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  Tom Simpson    

Picture courtesy of www.londoncyclesport.com
Tom Simpson was born on November 30, 1937 and died on July 13, 1967 on the slopes Mt. Ventoux in Southern France.

Through his battles to catch the lead group up the Mt. Ventoux climb after a tortuous stage held in caldron-like temperatures, he collapsed on the barren slopes.

He asked to be put back on his bike where he proceeded a few moments then collapsed again, this time for good.

He died on that stage after consuming a cocktail of amphetamines designed to allow him to push his body through that extra effort.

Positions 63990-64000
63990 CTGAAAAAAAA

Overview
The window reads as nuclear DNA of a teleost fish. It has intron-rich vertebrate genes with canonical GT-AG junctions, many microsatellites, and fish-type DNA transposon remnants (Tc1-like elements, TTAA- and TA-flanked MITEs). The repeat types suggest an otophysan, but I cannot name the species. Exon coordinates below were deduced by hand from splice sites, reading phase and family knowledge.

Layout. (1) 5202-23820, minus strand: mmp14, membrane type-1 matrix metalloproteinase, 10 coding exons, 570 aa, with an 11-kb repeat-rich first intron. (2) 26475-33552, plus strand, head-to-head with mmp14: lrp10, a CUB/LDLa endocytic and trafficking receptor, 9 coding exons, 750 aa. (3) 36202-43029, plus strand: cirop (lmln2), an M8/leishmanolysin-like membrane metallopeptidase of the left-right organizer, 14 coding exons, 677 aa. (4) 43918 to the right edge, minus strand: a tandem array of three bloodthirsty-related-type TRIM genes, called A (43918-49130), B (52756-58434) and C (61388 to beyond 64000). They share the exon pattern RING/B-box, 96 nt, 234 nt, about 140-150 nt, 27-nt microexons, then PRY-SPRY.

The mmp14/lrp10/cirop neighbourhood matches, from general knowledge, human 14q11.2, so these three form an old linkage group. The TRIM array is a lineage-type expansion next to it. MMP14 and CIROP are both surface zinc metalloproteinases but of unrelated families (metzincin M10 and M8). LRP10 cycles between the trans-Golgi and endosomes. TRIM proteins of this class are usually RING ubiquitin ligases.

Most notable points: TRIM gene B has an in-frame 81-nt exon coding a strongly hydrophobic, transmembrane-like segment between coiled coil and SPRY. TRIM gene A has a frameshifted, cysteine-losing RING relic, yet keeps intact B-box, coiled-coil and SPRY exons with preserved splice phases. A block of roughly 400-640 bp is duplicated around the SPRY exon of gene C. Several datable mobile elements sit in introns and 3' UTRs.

Unfortunately they may have ruined his ability to handle the heat and been responsible for his death.


Tom Simpson was the first Briton to wear the yellow-jersey in the 1962 Tour de France.

He was also the first Briton to win the World Championship Road Race.

He did so in 1965 in front of Rudi Altig of Germany and Roger Swerts of Belgium.

Simpson was also 4th in 1959 event behind Andre Darrigade of France, Michele Gismondi of Italy, and Noel Fore of Belgium.

In addition, he was 4th in the 1964 event behind Jan Janssen of Holland, Vittorio Adorni of Italy, and Raymond Poulidor of France.

In the five monuments of cycling, Simpson won the Tour of Flanders Classic in 1961.

He also won the Milan-San Remo Classic in 1964.

In addition, he won the Tour of Lombardy Classic in 1965.

In all, he won three out of the five cycling monuments. In non-Cycling Hall of Fame.com events, Tom won the 1967 Paris-Nice stage race.


Picture courtesy of www.energling.de


Picture courtesy of www.prettyshady.com


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